What we would like the data to tell us is how people choose to search, as opposed to how the producers would like people to search. If it turns out that people use incredibly simple search terms, for example one keyword, then the question arises why are we endeavouring to create all these sophisticated advanced searches, Boolean logic and so on? And identifying incorrect search strategies and disastrous searching mistakes might give a clue as to how we teach people to use search services. So I think these would be the two main benefits: seeing what people do in reality as opposed to what we’d like them to do, and how we can address the mistakes (if any) they make.
Do you think that we are moving towards new business models for scholarly publishing, if so, what are they and how will they affect the various stakeholders, i.e. authors, publishers and librarians?
Well the obvious new business model is open access. Basically the old one is upfront subscription, unlimited use; that has been transferred somewhat into the big deal with licences for a number of sites under a consortium arrangement, where you still have upfront subscription and unlimited view. In both, the library pays and the users are the beneficiaries. The concept of open access turns this all on its head and transfers the costs from the library to, in theory, the author (if you are talking about the author pays model), but I find the term "author pays" misleading because it’s very, very rare that the author pays; it’s normally the employer or funder who pays, or the author pleads poverty and nobody pays. So, the number of times the author actually pays is virtually zero, in fact I’d love to find out if an author has ever actually paid personally! There is no reason why such models can’t be profitable: the source of the flow of money changes but that doesn’t necessarily stop profitability.
Presumably what happens in the case of open access is that the publisher still publishes the title, the author pays to be printed, but the librarian pays for the cost of the licence
That could be and some people have assumed all librarians will love open access because it saves them money. However, librarians have got their eyes wide open, they know they’ve still got to run a library, advise their patrons as to what the best sources are and catalogue the journals. So there’s very little reduction in costs. In fact, right now we’ve got a combination of all the different models and librarians have to deal with subscription journals, open access journals, as well as Google Scholar and so on. In fact their work is heavier than ever and they’re not saving money at all.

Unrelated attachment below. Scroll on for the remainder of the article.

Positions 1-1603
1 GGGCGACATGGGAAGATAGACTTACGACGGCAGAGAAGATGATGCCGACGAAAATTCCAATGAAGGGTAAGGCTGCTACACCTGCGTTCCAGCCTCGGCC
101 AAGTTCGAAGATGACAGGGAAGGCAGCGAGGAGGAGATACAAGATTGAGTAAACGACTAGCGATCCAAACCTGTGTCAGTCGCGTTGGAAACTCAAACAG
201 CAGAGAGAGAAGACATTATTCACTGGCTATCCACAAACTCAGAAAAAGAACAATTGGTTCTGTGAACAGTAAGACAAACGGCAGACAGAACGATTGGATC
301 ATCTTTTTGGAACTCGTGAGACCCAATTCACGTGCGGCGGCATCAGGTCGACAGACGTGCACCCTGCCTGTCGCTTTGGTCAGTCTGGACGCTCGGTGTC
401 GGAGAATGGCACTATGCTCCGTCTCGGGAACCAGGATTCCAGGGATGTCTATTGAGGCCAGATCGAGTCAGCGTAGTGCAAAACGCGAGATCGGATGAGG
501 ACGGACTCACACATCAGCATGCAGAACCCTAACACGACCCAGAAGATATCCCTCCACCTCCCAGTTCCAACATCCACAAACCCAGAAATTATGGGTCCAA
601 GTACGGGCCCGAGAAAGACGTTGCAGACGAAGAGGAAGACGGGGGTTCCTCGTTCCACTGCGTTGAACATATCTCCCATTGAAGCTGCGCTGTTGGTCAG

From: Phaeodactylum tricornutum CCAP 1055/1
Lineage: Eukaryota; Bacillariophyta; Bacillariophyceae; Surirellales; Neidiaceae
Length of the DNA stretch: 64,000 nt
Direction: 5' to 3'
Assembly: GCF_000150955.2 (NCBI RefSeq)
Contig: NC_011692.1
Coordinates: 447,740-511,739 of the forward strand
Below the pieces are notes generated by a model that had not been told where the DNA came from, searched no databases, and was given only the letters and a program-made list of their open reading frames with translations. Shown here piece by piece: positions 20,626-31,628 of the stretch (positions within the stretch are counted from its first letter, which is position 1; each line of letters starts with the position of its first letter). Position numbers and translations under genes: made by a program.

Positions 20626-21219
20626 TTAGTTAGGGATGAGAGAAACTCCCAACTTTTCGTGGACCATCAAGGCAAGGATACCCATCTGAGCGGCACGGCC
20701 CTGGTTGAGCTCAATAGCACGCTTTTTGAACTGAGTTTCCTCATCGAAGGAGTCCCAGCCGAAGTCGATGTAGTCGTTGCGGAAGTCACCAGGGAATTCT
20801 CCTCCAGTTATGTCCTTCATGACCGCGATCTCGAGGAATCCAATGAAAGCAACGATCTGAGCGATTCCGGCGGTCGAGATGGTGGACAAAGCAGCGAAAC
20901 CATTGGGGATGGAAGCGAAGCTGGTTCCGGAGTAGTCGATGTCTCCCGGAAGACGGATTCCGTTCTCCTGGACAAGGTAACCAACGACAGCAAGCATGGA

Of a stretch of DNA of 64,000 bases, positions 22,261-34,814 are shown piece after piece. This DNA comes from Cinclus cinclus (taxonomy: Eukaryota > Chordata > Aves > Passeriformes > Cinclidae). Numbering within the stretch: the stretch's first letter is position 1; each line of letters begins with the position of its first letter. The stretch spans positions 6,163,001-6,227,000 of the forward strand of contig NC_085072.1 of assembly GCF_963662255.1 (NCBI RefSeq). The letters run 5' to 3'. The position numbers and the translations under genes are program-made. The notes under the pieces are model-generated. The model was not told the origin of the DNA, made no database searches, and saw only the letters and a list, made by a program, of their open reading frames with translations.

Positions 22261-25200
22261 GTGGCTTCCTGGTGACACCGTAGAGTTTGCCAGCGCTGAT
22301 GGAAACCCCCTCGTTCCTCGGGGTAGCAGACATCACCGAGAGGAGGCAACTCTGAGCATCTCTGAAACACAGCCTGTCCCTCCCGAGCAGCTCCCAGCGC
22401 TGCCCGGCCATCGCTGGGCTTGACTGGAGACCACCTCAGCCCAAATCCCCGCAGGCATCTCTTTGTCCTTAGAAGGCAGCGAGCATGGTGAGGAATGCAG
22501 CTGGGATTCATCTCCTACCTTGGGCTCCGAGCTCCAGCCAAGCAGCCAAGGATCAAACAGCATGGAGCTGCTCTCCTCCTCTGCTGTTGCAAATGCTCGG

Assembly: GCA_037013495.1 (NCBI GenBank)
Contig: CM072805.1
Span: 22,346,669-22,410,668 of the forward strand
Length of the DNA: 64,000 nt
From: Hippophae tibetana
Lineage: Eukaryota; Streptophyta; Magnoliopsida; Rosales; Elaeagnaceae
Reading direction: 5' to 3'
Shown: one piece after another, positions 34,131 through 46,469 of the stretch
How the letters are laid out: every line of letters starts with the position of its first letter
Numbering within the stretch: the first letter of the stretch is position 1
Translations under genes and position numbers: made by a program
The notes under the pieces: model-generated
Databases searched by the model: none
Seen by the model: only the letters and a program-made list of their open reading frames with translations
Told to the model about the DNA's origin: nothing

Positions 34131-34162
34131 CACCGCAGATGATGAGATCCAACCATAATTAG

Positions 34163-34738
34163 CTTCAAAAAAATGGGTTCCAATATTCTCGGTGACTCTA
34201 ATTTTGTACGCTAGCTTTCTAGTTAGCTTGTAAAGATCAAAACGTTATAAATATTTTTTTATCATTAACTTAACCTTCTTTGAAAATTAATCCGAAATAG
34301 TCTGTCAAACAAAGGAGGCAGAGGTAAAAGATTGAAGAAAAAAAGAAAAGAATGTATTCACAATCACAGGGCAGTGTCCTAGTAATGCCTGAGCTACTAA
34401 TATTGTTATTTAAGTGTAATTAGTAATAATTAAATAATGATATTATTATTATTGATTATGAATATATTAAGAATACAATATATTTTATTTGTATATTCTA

But the other interesting, and potentially more dangerous, model is the one where content is put into institutional repositories and nobody’s paying, or rather the costs are just lost. These models represent potentially genuine competition for publishers. There will, I’m sure, come a time when libraries will start cancelling subscription-based services because they say, "we’ve got more than enough: 90 per cent of the stuff is now available in repositories around the world, therefore we have access to them anyway". That hasn’t happened yet but I have no doubt it will sooner or later.
There are two conflicting views, both of which I can see are intuitively reasonable. The first is that libraries will cancel because they can get content via open access. And the other is open access means lower quality content because there’s no peer review.
I see no evidence for either of these scenarios at the moment, but there could be a future situation where libraries will cancel because material is available on an open access platform, while the quality of material in open access might decline because anybody can become a self publisher.
Is there no sort of peer review in open access?
There can be and there is no reason for it not to be, but the risk is that people might just put potentially poor quality material onto their web pages, which then gets picked up by Google Scholar and read by students and researchers.
On the other hand, there’s the pressure exerted by people’s heads of departments to publish in the top, and usually American journals, might that counteract the trend you describe?
Just like your subscription-based journals where you have the very top ones, the middle ones and the rather poor ones, I think you will get a hierarchy of open access journals, ranging from the really high quality with very strict rules, all the way down to the ones which will take anything. And I think that just as everybody knows the top subscription journals, such as Nature and Proceedings of the National Academy of Sciences, so people will know that the Open Access Journal of Chemistry or whatever is the top journal.
Do you think that the principle of peer review is so established in academia that it won’t go away?